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  49th ICAAC
San Francisco, CA
September 12-15, 2009
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Endothelial Function Drops in First Month of Antiretroviral Therapy
  49th ICAAC (Interscience Conference on Antimicrobial Agents and Chemotherapy), September 12-15, 2009, San Francisco
Mark Mascolini
Endothelial function, measured as flow-mediated dilation in 9 people, declined significantly in the first month of therapy and remained low through 6 months of follow-up [1]. Researchers from Copenhagen University Hospital and other centers in Denmark suggest their findings mean that starting antiretrovirals--in all these cases, an efavirenz regimen--"leads to endothelial dysfunction which could be a mechanism involved in the increased risk of cardiovascular disease" in people with HIV.
These findings are at odds with other recent research [2,3], but support other work [4]. Endothelial function is both a central mechanism of atherosclerosis and a marker of cardiovascular risk.
The Danish study involved 9 men starting their first antiretrovirals, efavirenz with tenofovir/emtricitabine in 7, with abacavir/lamivudine in 1, and with zidovudine/lamivudine in 1. The investigators measured flow-mediated dilation and nitroglycerin-mediated dilation of the brachial artery by high-resolution Doppler ultrasound before treatment began and after 1 and 6 months of therapy.
The study group had a median age of 51 (range 35 to 60), an average body mass index of 22.2 kg/m(2), and an average blood pressure of 108/61 mm Hg (14/11 standard deviation). Pretreatment CD4 counts averaged 260 (range 180 to 350) and viral load 48,459 copies (range 6580 to 265,000). The men had been infected for a median of 25 months (range 2 to 176). After 6 months of treatment, everyone had a viral load under 40 copies and the average CD4 count had climbed to 402 (range 210 to 660).
Nitroglycerin-mediated dilation did not change after 1 or 6 months of therapy. But flow-mediated dilation fell significantly from before treatment to month 1 of treatment and remained depressed (but no longer significantly) at 6 months:
· Pretreatment: 8.7 +/- 1.7%
· After 1 month of antiretrovirals: 4.6 +/- 0.9% (P = 0.027)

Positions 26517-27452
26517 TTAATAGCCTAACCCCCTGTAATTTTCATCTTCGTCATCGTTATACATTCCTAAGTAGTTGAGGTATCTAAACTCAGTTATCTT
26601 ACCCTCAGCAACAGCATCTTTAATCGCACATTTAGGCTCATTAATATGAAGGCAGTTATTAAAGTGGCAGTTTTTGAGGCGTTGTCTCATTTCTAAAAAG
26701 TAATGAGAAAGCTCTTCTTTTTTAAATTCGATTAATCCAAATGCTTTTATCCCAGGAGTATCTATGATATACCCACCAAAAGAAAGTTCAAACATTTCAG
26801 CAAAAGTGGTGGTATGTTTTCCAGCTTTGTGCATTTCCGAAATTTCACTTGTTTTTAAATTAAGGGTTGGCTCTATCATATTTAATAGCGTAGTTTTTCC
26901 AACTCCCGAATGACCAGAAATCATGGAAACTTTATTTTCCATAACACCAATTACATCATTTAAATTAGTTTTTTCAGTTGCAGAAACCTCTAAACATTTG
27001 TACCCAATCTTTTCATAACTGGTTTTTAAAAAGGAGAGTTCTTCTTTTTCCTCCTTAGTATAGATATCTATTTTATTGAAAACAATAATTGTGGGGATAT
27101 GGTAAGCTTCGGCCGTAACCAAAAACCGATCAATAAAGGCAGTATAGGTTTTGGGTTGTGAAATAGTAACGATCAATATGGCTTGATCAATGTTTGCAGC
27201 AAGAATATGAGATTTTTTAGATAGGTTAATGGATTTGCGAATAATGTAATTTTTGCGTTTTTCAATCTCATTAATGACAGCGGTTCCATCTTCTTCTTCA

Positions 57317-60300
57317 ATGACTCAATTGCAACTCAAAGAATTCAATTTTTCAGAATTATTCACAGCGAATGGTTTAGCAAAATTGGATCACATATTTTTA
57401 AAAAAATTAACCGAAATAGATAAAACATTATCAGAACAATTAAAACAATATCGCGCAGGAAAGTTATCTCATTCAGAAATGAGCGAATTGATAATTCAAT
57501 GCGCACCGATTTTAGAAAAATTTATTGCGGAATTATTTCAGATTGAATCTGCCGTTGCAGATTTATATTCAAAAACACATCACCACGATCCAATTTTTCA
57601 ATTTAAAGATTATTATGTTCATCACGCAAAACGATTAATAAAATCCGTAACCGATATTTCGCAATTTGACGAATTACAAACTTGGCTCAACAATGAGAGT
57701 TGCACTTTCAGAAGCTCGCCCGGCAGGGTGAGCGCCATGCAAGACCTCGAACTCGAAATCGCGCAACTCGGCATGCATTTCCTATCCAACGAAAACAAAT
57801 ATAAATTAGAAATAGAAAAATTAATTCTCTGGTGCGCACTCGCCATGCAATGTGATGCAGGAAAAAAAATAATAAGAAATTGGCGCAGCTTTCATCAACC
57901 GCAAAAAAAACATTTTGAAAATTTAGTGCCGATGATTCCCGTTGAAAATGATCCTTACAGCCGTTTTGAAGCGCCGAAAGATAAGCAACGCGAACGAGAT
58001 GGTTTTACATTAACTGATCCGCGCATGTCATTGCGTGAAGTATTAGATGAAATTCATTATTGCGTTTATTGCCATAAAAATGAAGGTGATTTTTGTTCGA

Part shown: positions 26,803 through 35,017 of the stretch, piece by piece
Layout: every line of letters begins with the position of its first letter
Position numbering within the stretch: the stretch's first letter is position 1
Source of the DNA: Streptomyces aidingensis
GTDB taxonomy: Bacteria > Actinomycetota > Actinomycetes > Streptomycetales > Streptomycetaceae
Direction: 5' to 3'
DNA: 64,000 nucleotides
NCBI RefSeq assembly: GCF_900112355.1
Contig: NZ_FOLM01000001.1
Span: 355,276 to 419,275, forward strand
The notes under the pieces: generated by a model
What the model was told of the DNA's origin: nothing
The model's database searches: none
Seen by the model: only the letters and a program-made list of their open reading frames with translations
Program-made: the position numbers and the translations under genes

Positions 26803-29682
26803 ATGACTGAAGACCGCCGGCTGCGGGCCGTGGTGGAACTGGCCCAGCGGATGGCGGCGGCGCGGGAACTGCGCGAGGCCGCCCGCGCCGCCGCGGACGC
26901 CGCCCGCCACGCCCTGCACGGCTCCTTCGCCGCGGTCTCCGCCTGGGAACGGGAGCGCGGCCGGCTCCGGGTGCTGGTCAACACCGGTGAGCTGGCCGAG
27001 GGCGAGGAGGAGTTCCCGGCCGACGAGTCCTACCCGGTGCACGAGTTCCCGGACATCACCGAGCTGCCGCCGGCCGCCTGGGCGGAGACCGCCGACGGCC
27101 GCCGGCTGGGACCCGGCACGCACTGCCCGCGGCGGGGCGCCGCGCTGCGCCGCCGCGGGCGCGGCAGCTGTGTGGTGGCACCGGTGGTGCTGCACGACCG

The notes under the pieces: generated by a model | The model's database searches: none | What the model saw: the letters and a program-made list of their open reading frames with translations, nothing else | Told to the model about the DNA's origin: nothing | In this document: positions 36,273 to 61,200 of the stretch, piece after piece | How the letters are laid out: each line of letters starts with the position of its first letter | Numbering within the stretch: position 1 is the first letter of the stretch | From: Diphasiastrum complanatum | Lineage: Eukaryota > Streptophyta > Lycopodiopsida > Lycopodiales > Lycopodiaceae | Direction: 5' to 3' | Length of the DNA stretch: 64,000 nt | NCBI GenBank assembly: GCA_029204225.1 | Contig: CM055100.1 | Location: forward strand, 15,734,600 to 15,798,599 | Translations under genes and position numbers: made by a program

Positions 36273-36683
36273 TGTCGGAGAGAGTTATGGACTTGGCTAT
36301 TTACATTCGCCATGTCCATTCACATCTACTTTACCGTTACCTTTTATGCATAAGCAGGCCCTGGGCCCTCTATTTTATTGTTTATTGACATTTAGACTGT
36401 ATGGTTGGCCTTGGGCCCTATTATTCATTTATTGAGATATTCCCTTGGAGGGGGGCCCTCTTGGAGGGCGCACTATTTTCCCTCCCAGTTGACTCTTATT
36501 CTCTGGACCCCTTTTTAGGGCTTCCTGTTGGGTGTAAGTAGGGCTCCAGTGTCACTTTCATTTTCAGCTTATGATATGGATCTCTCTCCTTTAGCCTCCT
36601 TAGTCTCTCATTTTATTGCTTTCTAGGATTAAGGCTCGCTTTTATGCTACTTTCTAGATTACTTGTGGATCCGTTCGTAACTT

· After 6 months of antiretrovirals: 5.1 +/- 0.8% (P = 0.064)
Average total cholesterol rose from 145 to 164 mg/dL after 1 month of treatment, then declined to 153 mg/dL. Average "good" high-density lipoprotein (HDL) cholesterol jumped from 28 mg/dL before treatment to 33 mg/dL at month 1 (P = 0.012) and to 42 mg/dL at month 6. Average "bad" low-density lipoprotein cholesterol rose from 87 mg/dL before treatment to 95 mg/dL at months 1 and 6. Triglycerides climbed from an average 133 mg/dL before treatment to 215 mg/dL after 1 month of therapy, but then fell back to 80 mg/dL. The investigators did not explain whether antilipid therapy accounted for these swings.
A retrospective case-control study that relied on markers of soluble endothelial and platelet activation found that chronic infection--not treatment with nonnucleosides or protease inhibitors--induced alterations in markers of endothelial function [2]. This study involved 56 people with HIV infection starting antiretrovirals and 28 healthy controls.
Measurements of brachial artery flow-mediated dilation in ACTG 5152 participants found significant improvements in endothelial function after 4 and 24 weeks of therapy in 82 previously untreated people starting regimens without (1) nucleosides, (2) nonnucleosides, or (3) protease inhibitors [3]. In this study flow-mediated dilation rose from 3.68% before treatment by 0.74% at week 4 and by 2.74% at week 24.
In contrast, a study of 61 antiretroviral-treated people with an undetectable viral load gauged endothelial function by flow-mediated dilation of the brachial artery and found low flow-mediated dilation (3.5%), which was lower still in people taking abacavir (2.8%) [4].
1. Kristoffersen US, Lebech A, Wiinberg N, et al. Peripheral endothelial function is reduced after initiation of antiretroviral therapy in treatment naive HIV patients: a prospective longitudinal Study. 49th ICAAC (Interscience Conference on Antimicrobial Agents and Chemotherapy). September 12-15, 2009. San Francisco. Abstract H-1579.
2. Francisci D, Giannini S, Baldelli F, et al. HIV type 1 infection, and not short-term HAART, induces endothelial dysfunction. AIDS. 2009;23:589-596.
3. Torriani FJ, Komarow L, Parker RA, et al. Endothelial function in human immunodeficiency virus-infected antiretroviral-naive subjects before and after starting potent antiretroviral therapy: the ACTG (AIDS Clinical Trials Group) study 5152s. J Am Coll Cardiol. 2008;52:569-576.
4. Hsue PY, Hunt PW, Wu Y, et al. Association of abacavir and impaired endothelial function in treated and suppressed HIV-infected patients. AIDS. 2009;23:2021-2027.